Does crown-root ratio matter or not with an integrated implant?
(Content under development)
The following linked questions were submitted by a practising dentist: Does crown-root (C/R) ratio matter or not with an integrated implant and, then more importantly, what do you do in your practice? What does the literature say about C/R ratio for implants with regard to short implants and crowns that are long or longer than the 50/50 guide for natural teeth?
JCDA Editorial Consultants Drs. Reynaldo Todescan of the University of Manitoba, David Chvartszaid of the University of Toronto, and Ken Sutherland of the University of Saskatchewan provided these initial comments for consideration:
According to Dr. Todescan: Unfavourable C/R ratio on implants does not seem to affect the success rate of implants and several companies are now offering short implants (≤ 8 mm). If the implant design is adequate, the bone will respond to the load. However, a long clinical crown (held by a relatively small screw) can be mechanically unstable and aesthetically unpleasing in some situations. It does not matter if you have a long or short implant, a long clinical crown maybe a mechanical problem.
There are implant connections (internal taper, for instance) that may provide better stability for such situations. One cannot offer a general answer because every case is different. As always, the size of crown/abutment, occlusion adjustment, type of implant connection, anatomical (tooth) site, prosthesis design, etc. are important factors to be taken into consideration.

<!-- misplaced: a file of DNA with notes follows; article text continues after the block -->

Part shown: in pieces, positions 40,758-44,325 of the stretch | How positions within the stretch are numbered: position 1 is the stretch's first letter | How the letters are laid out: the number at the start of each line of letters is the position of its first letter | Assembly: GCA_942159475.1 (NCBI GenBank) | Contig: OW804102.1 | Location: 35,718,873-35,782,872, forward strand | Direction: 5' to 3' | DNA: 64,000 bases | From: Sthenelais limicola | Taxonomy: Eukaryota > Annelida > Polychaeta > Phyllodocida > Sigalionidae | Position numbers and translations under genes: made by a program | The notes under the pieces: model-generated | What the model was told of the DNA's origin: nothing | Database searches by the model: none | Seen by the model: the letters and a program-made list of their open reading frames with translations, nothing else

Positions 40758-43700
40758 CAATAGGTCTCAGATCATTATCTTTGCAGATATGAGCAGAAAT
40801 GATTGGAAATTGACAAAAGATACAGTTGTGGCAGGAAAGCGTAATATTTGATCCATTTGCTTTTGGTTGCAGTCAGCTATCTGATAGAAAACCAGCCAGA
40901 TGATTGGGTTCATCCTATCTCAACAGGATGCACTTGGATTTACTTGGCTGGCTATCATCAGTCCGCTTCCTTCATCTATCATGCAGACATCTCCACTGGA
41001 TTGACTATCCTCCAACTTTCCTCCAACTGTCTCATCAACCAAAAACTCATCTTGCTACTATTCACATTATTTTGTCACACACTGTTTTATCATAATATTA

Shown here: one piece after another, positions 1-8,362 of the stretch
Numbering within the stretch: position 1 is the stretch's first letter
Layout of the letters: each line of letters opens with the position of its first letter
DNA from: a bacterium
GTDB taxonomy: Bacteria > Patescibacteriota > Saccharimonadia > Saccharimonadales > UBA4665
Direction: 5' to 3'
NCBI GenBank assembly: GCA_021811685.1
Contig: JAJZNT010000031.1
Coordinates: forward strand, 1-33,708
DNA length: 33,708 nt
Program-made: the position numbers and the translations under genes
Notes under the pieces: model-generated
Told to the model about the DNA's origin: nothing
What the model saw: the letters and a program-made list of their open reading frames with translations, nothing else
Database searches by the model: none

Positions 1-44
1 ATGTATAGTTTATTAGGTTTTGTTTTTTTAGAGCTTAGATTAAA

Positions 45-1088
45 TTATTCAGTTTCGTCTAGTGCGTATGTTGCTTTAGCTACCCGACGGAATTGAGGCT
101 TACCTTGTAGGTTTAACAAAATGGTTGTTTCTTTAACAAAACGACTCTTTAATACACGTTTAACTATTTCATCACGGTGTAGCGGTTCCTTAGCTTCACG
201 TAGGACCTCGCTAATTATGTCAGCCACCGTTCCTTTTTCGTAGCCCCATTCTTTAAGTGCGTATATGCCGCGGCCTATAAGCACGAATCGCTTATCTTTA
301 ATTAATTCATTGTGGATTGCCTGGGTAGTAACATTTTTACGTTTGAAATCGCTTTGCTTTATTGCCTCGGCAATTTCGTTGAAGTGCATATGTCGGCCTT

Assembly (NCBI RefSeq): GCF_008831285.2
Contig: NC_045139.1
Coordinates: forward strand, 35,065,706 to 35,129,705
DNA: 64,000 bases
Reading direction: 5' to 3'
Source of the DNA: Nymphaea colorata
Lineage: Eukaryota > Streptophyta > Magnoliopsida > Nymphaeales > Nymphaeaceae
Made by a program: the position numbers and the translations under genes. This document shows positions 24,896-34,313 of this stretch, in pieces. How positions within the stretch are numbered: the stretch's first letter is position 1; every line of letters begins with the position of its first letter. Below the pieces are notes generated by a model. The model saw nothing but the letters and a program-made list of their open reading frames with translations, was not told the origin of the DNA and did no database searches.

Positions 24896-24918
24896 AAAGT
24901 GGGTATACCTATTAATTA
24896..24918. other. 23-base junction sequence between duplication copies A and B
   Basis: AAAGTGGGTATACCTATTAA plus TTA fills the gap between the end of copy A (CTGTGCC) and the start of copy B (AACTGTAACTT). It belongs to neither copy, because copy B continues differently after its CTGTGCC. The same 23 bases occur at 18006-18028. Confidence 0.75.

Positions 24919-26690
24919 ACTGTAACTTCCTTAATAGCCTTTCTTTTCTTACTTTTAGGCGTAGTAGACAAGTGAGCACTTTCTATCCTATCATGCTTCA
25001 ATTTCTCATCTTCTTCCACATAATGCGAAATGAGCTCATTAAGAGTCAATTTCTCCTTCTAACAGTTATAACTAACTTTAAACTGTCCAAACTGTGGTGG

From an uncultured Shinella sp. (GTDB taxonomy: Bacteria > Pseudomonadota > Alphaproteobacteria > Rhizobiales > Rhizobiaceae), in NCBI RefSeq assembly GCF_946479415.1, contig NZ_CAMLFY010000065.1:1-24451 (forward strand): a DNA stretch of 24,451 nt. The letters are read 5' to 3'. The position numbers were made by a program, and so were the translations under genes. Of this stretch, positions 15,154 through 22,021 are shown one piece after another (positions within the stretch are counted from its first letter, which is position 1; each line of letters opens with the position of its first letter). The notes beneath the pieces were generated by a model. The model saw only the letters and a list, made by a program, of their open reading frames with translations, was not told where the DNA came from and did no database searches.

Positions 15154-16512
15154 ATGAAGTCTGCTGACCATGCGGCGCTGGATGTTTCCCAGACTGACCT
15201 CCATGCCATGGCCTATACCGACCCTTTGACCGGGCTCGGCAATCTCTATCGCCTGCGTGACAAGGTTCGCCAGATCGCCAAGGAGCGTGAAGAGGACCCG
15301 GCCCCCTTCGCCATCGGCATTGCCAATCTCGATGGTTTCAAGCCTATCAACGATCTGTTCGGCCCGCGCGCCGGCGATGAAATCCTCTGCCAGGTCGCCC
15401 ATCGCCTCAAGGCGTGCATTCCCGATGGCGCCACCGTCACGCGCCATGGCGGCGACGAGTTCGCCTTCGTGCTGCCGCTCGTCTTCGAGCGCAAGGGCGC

We have produced a few papers (one of which is linked here) on the use of a short implant system and have had no more problems or failures than other authors using longer implants.
To which Dr. Chvartszaid added: C/R ratio doesn’t have the same meaning with implants as it does with natural teeth (see recent systematic review). In short, it is not a major consideration or contra-indication.
However, higher biomechanical complications can be expected, especially in single implant and short-span bridge applications. This is particularly likely in the posterior region (where greater forces can be expected). The most likely complication that may be experienced with excessive C/R ratios is prosthetic screw loosening. To address this concern, dentists can consider (where appropriate):
1) choosing screw-retention in these applications (in anticipation of the occasional need to retighten prosthetic screws that have loosened),
2) taking steps to reduce the overall loading on the prosthesis (by splinting, reducing occlusal surface, placing additional implants etc.), and
3) ensuring a more frequent recall regimen to ensure that minor biomechanical issues (if they arise) are noted and addressed in time.
Dr. Sutherland prefaced the following comment as being “anecdotal” in nature: The longer I follow implant success rates and the more clinicians I speak with about the issue, the more I am concerned about occlusal load leading to bone loss. Although this comment is not directly related to C/R ratio, the longer the crown relative to the root (fixture), the greater the potential lever arm and therefore the force. Reynaldo is right that there are more short “fat” implants being placed with favorable shorter term results. Let’s see what the longer term holds in store.
Follow-up: Readers are invited to comment on this initial response and provide further insights by posting in the comment box which you will find by clicking on “Leave a reply“ below. Comments come directly to me for approval prior to posting. You are welcome to remain anonymous. We will never post your email address in any response. John